MECKLENBURG COUNTY, NORTH CAROLINA

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1 MECKLENBURG COUNTY, NORTH CAROLINA REPORT ON SCHEDULE OF EXPENDITURES OF FEDERAL AND STATE AWARDS For the Year Ended June 30, 2013 And Reports on Compliance and Internal Control

2 TABLE OF CONTENTS Report of Independent Auditor on Internal Control over Financial Reporting and On Compliance and Other Matters Based on an Audit of Financial Statements Performed in Accordance with Government Auditing Standards Report of Independent Auditor on Compliance with Requirements Applicable to Each Major Federal Program and Internal Control over Compliance in Accordance with OMB Circular A 133 and the State Single Audit Implementation Act Report of Independent Auditor on Compliance with Requirements Applicable to Each Major State Program and Internal Control over Compliance in Accordance with OMB Circular A 133 and the State Single Audit Implementation Act Schedule of Findings and Questioned Costs Summary of Prior Year Findings Schedule of Expenditures of Federal and State Financial Awards Notes to Schedule of Expenditures of Federal and State Financial Awards... 34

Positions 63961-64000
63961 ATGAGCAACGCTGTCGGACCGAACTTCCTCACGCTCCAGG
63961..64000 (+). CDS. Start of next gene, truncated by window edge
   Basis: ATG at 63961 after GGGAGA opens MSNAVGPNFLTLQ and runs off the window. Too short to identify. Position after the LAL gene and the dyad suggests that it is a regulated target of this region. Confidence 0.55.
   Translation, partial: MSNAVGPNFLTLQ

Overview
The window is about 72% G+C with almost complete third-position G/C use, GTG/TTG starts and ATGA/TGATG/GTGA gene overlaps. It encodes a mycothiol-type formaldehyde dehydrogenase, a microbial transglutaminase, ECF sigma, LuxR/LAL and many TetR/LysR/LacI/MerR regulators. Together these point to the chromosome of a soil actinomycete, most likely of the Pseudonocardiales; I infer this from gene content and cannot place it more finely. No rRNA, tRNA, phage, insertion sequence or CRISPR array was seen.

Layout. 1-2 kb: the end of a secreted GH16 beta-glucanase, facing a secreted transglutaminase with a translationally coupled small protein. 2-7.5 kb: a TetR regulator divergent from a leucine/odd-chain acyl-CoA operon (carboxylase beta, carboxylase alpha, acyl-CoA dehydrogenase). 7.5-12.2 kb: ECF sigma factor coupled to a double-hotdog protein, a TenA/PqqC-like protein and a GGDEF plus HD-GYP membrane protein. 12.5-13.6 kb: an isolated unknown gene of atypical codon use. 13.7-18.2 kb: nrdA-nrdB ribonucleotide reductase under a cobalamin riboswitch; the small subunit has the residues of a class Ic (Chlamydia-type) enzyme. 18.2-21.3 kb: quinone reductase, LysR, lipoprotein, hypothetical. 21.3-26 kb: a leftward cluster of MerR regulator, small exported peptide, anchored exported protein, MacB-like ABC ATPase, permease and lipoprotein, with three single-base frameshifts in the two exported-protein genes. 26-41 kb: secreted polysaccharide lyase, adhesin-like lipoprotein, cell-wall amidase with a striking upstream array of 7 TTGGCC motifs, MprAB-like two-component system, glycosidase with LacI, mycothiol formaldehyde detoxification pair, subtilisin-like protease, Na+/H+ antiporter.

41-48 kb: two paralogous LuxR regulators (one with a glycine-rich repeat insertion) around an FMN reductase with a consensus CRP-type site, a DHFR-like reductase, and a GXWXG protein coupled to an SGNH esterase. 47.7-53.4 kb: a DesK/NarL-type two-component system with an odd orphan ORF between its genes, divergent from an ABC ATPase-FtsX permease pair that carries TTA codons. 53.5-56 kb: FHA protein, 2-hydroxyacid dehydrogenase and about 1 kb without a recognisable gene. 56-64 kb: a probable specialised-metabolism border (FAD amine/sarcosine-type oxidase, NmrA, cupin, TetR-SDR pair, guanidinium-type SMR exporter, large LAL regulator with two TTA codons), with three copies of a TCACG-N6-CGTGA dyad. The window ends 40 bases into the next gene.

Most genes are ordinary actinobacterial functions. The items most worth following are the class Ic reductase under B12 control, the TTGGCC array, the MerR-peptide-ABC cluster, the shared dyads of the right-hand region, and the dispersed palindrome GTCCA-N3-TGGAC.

3 Report of Independent Auditor on Internal Control over Financial Reporting and on Compliance and Other Matters Based on an Audit of Financial Statements Performed in Accordance with Government Auditing Standards The Honorable Members of the Board Of County Commissioners Mecklenburg County, North Carolina We have audited, in accordance with the auditing standards generally accepted in the United States of America and the standards applicable to financial audits contained in Government Auditing Standards issued by the Comptroller General of the United States, the financial statements of the governmental activities, the businesstype activities, the aggregate discretely presented component units, each major fund, and the aggregate remaining fund information of Mecklenburg County, North Carolina (the County ), as of and for the year ended June 30, 2013, and the related notes to the financial statements, which collectively comprise the County s basic financial statements and have issued our report thereon dated October 31, Our report includes a reference to another auditor, who audited the financial statements of the Mecklenburg County Alcoholic Beverage Control Board (the ABC Board ), as described in our report on the County s financial statements. This report does not include the results of the other auditor s testing of internal control over financial reporting or compliance and other matters that are reported separately by the other auditor. The financial statements of the Mecklenburg Emergency Medical Services Agency (the Agency ) and the ABC Board were not audited in accordance with Government Auditing Standards. Internal Control Over Financial Reporting In planning and performing our audit of the financial statements, we considered the County s internal control over financial reporting (internal control) to determine the audit procedures that are appropriate in the circumstances for the purpose of expressing our opinions on the financial statements, but not for the purpose of expressing an opinion on the effectiveness of the County s internal control. Accordingly, we do not express an opinion on the effectiveness of the County s internal control. A deficiency in internal control exists when the design or operation of a control does not allow management or employees, in the normal course of performing their assigned functions, to prevent or detect and correct misstatements on a timely basis. A material weakness is a deficiency, or a combination of deficiencies, in internal control, such that there is a reasonable possibility that a material misstatement of the County s financial statements will not be prevented, or detected and corrected on a timely basis. A significant deficiency is a deficiency or combination of deficiencies, in internal control that is less severe than a material weakness, yet important enough to merit attention by those charged with governance. Our consideration of the internal control was for the limited purpose described in the first paragraph of this section and was not designed to identify all deficiencies in internal control that might be material weaknesses or significant deficiencies. Given these limitations, during our audit we did not identify any deficiencies in internal control that we consider to be material weaknesses. However, material weaknesses may exist that have not been identified. 1